So, you’ve resolved to lose some of that festive flab in the New Year? Well you could start with this lovely walk from Kildale to Castleton, taking in moor and dale and ending in the pub where you can blow that resolution apart in spectacular fashion.
It’s between eight and nine miles – depending on how much you shuffle from side to side – so the 08.50 train from Whitby gives you ample time for the walk as well as allowing a couple of hours in the Eskdale Inn for lunch, before catching the 14.51 train home. (This is also do-able from Middlesbrough by catching the 1028 train to Kildale and the 16.44 back)
Follow the road up from Kildale Station, past the gorgeous Glebe Cottage tearooms. They closed for a short time, but have reopened under new owners Alex and Kat, and remain one of the loveliest tearooms in the Esk Valley.
In fact, you could do worse than turning this page upside down and doing the whole walk in reverse so that you can end up refuelling in here. (Could take you some time if you walk backwards though).
Anyway, enough gibberish, turn left on the “main” road and after half a mile, turn right on a side road signed “Little Kildale” and follow it up the slope until it dissolves into a track.
Now listen, I forgot my Dictaphone, so can’t remember if it’s a gate or a stile, but follow the footpath sign past a farm at the top of the hill, then down a grassy slope to the prominent chimney of the long abandoned Warren Moor Mine.
This was an elaborate 19th Century enterprise designed to exploit ironstone deposits, but sadly it went quickly bust, eclipsing even the SSI Redcar Steelworks for dodgy financial planning.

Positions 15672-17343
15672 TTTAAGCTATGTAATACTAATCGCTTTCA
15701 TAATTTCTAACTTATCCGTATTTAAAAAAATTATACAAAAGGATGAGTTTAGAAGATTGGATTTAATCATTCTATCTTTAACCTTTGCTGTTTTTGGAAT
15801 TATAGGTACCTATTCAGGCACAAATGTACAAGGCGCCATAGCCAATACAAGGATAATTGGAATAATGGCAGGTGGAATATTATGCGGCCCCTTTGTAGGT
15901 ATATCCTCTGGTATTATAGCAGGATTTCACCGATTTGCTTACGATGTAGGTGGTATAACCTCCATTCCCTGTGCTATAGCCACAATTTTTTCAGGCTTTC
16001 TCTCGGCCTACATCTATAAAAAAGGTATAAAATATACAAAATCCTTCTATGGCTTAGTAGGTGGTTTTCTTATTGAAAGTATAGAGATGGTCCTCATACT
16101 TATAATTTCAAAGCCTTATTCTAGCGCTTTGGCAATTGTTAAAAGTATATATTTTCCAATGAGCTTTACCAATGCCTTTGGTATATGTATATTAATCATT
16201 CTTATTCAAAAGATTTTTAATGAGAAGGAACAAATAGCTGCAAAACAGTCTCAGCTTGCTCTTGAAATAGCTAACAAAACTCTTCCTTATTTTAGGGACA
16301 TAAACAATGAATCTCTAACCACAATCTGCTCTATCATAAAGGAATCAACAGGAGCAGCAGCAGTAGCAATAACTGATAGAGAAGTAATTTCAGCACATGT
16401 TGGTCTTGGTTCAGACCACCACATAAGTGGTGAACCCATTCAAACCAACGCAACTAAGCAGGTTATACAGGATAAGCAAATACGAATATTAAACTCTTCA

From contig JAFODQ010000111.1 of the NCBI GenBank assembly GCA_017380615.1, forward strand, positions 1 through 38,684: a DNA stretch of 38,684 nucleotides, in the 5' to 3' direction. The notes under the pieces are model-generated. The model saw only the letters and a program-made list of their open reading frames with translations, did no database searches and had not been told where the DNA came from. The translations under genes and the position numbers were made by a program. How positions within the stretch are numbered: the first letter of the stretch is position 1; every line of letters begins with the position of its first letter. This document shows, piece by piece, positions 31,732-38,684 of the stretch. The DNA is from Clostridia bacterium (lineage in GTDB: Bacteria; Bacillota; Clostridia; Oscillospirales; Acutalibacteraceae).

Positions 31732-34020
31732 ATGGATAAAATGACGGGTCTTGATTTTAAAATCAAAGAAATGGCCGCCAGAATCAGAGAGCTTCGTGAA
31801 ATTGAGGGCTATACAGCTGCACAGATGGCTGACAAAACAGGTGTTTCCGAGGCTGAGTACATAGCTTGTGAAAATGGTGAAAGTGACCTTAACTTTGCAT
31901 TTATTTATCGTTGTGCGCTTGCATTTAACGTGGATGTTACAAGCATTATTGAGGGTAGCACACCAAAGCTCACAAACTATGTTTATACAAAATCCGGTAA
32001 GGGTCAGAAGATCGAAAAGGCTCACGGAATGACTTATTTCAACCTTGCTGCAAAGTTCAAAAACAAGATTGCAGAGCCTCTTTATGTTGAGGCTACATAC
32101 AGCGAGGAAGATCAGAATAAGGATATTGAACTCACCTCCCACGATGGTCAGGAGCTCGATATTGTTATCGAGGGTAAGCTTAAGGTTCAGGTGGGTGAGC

Carry on to cross the beck (the infant River Leven), then up a rough track across Kildale Moor, and back down again towards Baysdale. Fifty yards before the first of three derelict buildings (with a prominent path heading away to your left) turn right, to drop down to a wall.
Follow this right, as it loops up and down, then after a long straight stretch with lovely views towards Baysdale Abbey, turn sharp left at a waymark across the wall, down a grassy slope to a footbridge.
Curl left, up to and past Low House Farm, and follow the track through trees to emerge onto Great Hograh Moor.
Ten uphill minutes later, when the track starts to bear sharply right (just as the trees in the ghyll to your left fizzle out) head left to cross the stream on a partially hidden old stone bridge.
There is a memorial bench here (dedicated to a William Simpson and a Carol Byrnes), where you can park yourself for a while and dig out some of the Christmas chocolates from the depths of your rucksack.
Those purple ones with the hazelnut inside are top dollar, and the toffee penny is right up there too. Orange and strawberry fondant centres are worth a slurp, but coffee creams need avoiding like the plague.
They are the work of the devil and are highly poisonous. Paths lead off left and right after the bridge, but in fact you need to go straight on up the slope (a good path soon becomes obvious), into exposed heather moorland. If you are doing this in January, you’ll wish you’d brought that ghastly bobble hat you got for Christmas instead of stuffing it in the back of the wardrobe with last years tartan socks.
Follow the path for two miles, crossing a minor road in the process. Presently, at a second road, go straight on again along a thin sheep-track and you’ll quickly meet a wide path coming down from your left.
That track soon drops down to meet a wall which you need to follow for some time as it snakes up and down above Lower Westerdale in general, and Dale View Farm in particular.
A sign points you steeply down a wooded slope, where you should turn left at the bottom to initially climb away from the wall, but promptly dropping down to a beckside path to finally drop onto the road adjacent to Dibble Bridge.
Turn right and drag yourself up the hill to the road junction, where you should turn left and follow the tarmac all the way down to the Eskdale Inn, which is handily situated just a minute from the railway station.
Now, if you don’t lob your muddy boots in a handy bin, my walks will appear on a monthly basis in the Whitby Gazette.
Occasionally I’ll get you lost in boggy fields, or up to your neck in bracken, but I’ll also guarantee fabulous scenery and a lovely country pub at the end.
And that sounds like a Happy New Year to me!